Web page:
In this morning’s Science Shots at Science, a quick synopsis of a research paper on spider sex.
I love U … V. When it comes to spider courtship, proper lighting makes all the difference. New experiments show that male ornate jumping spiders (Cosmophasis umbratica) attract their mates by reflecting ultraviolet (UV) rays from scales on their face and body. In return, females show off sensory appendages on their front legs, which glow green when hit by UV light. When researchers blocked UV light from the sun, test spiders lost interest in each other. The findings, reported 26 January in Science, help explain why the spiders’ highly specialized eyes are fine-tuned to detect UV light. (Photo: Matthew L.M. Lim and Daiqin Li)
LiveScience has a little more:
Scientists led by Matthew Lim of the University of Singapore videotaped pairs of male and female jumping spiders under full-spectrum light—which includes UV light—and under UV-blocked light.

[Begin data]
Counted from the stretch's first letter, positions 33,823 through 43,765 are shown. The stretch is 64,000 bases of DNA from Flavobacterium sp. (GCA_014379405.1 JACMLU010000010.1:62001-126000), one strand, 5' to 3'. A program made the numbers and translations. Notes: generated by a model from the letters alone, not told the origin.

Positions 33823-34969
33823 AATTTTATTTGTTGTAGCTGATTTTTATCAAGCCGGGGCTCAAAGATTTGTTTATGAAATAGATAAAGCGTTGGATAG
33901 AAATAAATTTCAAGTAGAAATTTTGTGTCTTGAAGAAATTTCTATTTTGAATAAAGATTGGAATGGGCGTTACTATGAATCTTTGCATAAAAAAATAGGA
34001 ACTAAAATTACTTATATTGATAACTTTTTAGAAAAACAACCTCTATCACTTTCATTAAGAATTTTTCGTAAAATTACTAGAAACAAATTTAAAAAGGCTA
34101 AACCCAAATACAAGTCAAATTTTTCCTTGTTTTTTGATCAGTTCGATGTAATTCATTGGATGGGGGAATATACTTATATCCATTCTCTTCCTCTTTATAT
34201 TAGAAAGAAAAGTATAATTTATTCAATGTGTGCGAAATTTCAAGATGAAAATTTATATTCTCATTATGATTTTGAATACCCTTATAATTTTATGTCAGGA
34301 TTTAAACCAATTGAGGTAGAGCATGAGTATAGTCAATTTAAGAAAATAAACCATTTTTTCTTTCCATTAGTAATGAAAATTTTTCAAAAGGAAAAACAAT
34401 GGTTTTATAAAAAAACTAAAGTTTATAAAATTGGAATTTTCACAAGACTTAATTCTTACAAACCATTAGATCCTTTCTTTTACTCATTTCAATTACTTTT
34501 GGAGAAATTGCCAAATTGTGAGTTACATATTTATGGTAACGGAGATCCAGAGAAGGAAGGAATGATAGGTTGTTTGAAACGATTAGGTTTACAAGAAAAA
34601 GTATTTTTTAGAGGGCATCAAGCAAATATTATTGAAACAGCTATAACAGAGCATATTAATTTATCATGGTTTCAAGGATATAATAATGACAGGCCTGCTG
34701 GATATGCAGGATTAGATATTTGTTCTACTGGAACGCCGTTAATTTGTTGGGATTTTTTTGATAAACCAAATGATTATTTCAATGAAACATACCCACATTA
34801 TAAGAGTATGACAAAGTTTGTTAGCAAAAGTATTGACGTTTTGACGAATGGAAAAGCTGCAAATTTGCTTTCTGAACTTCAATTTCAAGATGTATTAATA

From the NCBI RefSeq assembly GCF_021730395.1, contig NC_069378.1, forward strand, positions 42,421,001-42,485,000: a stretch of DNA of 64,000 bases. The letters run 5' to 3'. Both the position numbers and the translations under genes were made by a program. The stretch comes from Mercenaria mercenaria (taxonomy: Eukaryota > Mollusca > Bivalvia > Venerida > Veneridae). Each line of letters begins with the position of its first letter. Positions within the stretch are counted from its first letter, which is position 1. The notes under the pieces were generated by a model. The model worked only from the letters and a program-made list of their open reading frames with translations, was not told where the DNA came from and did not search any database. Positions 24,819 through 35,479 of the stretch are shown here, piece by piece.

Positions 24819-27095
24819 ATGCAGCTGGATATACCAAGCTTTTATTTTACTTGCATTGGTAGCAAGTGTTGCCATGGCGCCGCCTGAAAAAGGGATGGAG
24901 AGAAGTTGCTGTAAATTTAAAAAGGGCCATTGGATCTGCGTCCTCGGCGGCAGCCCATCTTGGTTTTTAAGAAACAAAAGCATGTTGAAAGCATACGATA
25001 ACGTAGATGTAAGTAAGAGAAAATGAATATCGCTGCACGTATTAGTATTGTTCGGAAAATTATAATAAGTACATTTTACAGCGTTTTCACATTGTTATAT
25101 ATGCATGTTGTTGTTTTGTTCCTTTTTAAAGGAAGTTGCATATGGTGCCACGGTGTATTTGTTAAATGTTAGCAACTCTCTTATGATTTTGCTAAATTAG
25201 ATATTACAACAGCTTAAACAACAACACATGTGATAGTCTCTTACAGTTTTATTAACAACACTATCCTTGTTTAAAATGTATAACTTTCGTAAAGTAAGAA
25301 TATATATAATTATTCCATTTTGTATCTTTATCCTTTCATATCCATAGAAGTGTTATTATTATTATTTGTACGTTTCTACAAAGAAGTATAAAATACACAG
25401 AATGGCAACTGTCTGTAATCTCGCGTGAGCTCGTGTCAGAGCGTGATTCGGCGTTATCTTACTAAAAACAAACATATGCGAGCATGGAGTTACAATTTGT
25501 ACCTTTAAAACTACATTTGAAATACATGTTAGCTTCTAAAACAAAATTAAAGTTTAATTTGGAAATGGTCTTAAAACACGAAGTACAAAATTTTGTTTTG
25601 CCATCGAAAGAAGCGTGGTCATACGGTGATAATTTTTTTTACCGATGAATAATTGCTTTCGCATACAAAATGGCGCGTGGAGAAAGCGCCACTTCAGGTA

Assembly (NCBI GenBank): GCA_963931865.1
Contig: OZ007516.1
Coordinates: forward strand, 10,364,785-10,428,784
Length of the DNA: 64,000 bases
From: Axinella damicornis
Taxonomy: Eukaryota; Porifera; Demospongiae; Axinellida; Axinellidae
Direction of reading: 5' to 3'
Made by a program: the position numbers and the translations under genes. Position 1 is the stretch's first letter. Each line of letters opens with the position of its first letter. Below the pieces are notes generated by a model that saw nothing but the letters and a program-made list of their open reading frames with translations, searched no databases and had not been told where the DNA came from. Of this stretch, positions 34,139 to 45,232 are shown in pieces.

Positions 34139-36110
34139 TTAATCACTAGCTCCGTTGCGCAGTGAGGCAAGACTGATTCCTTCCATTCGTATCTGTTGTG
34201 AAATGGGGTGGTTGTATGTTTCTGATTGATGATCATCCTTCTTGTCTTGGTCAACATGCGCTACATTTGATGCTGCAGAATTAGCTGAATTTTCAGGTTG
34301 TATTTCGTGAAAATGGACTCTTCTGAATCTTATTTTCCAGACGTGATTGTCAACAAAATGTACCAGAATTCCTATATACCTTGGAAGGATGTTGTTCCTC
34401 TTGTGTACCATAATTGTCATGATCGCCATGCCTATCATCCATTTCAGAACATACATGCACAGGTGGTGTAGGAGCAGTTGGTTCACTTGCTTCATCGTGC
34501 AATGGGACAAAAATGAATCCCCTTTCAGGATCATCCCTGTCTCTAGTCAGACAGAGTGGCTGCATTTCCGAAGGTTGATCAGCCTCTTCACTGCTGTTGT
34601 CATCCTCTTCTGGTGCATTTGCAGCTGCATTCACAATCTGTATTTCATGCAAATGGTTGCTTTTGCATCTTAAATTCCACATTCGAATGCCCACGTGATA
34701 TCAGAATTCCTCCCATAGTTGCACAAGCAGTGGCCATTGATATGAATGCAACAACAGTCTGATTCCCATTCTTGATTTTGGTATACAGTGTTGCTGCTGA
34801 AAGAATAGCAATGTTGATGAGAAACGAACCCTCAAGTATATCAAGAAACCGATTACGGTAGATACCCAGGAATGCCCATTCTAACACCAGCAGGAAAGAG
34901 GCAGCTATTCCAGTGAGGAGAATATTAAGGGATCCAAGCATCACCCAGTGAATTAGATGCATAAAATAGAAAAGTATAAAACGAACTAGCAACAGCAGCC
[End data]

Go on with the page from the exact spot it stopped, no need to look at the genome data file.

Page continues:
Under ultraviolet light, the male and female were seen to hit the “dance floor” with their bodies aglow [video]: Turns out, females have their own “glow stick”—their front appendages, called palps, glowed in a bright green hue under UV light [image].
As courtship progressed, the male arched its body, vibrated its palps and slinked on tiptoe toward the female. The female spider hunched, seeming to play hard to get, and then scampered away.
Very cool. Rave on jumping spiders, rave on.